Halford Wilson Correspondence 1942 (Jan)

Halford Wilson Correspondence 1942 (Jan)


Title Proper PR0038 MS0012 BOX 1 FILE 06
Date(s) 1942
General material designation
This file contains a textual record.
Scope and content
This file contains correspondence between Halford Wilson and other official and British Columbians concerning the “Oriental question.” Included in this file is an editorial by W.P. Kirkpatrick in which he supports the removal of Japanese-Canadians from the coast to be sent to the interior of British Columbia or the prairies to work on farms or road building. The Portland Oregon Department of Finance forwarded to Wilson a copy of their policy on issuing licences to “Japanese and other aliens”; and H. Aish, representing Matsqui Businesses regrets that their resolution concerning licences for Japanese-Canadian business “did not go through as anticipated". Another letter from an American visitor (9 January 1942) complains about “foreign born” Japanese working at the local post office. The South Vancouver chapter of the Army and Navy Veterans’ Association pledge their support “the transfer of all Japanese Residents to, without the coast border”; as well as support from the Teen-Age War Veterans League in Canada and the North Burnaby Junior Board of Trade. Most letters are in support of Wilson’s “stand on the Japanese in B.C. question” and his efforts to “Intern them all” (9 January 1942). File also includes a generic reply from Wilson to his supporters.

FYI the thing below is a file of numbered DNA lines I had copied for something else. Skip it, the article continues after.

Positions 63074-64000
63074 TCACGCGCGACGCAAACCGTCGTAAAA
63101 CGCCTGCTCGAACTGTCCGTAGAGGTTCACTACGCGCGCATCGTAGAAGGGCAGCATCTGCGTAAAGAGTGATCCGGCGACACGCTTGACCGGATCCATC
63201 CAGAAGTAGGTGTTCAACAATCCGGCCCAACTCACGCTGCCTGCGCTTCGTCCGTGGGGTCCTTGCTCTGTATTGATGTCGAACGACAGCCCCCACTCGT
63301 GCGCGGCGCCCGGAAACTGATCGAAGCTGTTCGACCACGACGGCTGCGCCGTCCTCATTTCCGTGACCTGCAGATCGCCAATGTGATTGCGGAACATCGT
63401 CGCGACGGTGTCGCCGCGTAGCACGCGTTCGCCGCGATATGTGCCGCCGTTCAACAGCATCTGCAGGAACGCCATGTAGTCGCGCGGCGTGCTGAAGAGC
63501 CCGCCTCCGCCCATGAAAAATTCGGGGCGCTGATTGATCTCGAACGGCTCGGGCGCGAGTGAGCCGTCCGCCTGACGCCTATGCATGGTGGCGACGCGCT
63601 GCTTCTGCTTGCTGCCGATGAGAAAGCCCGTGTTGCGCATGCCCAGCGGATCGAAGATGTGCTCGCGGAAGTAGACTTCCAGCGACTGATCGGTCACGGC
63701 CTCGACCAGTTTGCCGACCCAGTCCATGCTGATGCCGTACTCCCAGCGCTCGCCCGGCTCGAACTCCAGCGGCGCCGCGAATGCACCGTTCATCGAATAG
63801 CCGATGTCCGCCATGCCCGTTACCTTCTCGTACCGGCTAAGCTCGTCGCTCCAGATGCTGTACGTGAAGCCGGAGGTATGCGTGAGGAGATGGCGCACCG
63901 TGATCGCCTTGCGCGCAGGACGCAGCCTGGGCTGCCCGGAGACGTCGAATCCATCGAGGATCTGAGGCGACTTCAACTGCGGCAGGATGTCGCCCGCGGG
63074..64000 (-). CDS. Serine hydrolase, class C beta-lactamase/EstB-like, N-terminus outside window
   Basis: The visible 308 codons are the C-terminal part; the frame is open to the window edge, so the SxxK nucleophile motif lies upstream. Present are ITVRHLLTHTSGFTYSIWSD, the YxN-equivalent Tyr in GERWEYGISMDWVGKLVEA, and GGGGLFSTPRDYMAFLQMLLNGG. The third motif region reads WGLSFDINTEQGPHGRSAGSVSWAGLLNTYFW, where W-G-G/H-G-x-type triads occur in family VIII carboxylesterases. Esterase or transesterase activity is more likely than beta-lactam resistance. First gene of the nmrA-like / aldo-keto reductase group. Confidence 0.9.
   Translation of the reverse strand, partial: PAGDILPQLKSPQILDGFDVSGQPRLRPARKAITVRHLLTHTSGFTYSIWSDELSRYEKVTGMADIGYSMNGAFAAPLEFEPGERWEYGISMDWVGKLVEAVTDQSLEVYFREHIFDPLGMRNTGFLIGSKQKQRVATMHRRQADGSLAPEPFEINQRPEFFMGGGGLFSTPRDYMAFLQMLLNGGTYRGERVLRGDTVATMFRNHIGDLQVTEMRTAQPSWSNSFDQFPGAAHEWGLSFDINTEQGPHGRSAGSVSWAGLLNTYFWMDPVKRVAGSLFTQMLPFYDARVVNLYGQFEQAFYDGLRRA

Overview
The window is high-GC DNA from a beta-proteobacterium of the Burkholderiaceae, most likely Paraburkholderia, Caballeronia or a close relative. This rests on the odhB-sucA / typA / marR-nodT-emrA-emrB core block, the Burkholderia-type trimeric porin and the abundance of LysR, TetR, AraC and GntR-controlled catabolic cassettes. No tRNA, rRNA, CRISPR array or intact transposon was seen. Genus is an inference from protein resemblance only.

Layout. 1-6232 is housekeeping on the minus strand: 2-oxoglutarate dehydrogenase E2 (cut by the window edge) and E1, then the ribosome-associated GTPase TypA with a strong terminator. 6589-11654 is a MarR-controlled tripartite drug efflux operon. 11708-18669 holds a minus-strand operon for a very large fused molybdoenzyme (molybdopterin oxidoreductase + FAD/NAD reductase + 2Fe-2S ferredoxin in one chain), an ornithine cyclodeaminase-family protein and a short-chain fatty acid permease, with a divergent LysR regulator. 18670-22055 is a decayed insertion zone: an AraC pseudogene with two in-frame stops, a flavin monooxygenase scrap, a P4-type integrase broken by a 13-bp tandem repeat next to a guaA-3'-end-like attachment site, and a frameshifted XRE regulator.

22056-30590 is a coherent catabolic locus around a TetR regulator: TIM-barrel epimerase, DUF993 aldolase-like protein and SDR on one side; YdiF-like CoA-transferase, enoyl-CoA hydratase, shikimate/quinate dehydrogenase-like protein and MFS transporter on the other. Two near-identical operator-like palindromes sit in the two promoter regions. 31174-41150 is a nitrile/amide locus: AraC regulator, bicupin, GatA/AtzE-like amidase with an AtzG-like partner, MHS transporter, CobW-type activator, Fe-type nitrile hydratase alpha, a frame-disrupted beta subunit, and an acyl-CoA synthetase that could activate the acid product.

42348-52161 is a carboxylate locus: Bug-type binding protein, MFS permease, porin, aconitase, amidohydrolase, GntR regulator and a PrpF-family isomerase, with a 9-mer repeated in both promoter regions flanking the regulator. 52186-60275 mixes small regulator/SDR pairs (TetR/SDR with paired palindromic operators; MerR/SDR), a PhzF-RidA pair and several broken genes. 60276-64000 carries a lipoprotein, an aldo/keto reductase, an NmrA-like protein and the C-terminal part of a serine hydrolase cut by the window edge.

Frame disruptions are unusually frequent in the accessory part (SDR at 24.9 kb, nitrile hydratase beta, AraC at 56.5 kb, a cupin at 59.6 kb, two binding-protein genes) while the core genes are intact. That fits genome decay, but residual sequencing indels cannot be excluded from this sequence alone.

Name of creator
Wilson, Halford David, 1904-1988 created this archive during his time as a Vancouver politician.
Immediate source of acquisition
The digital copies of the records were acquired by the Landscapes of Injustice Research Collective between 2014 and 2018.
This record was digitized in full.



Halford Wilson Correspondence 1942 (Jan)
Publication Information: See Terms of Use for publication and licensing information.


Readers of these historical materials will encounter derogatory references to Japanese Canadians and euphemisms used to obscure the intent and impacts of the internment and dispossession. While these are important realities of the history, the Landscapes of Injustice Research Collective urges users to carefully consider their own terminological choices in writing and speaking about this topic today as we confront past injustice. See our statement on terminology, and related sources here.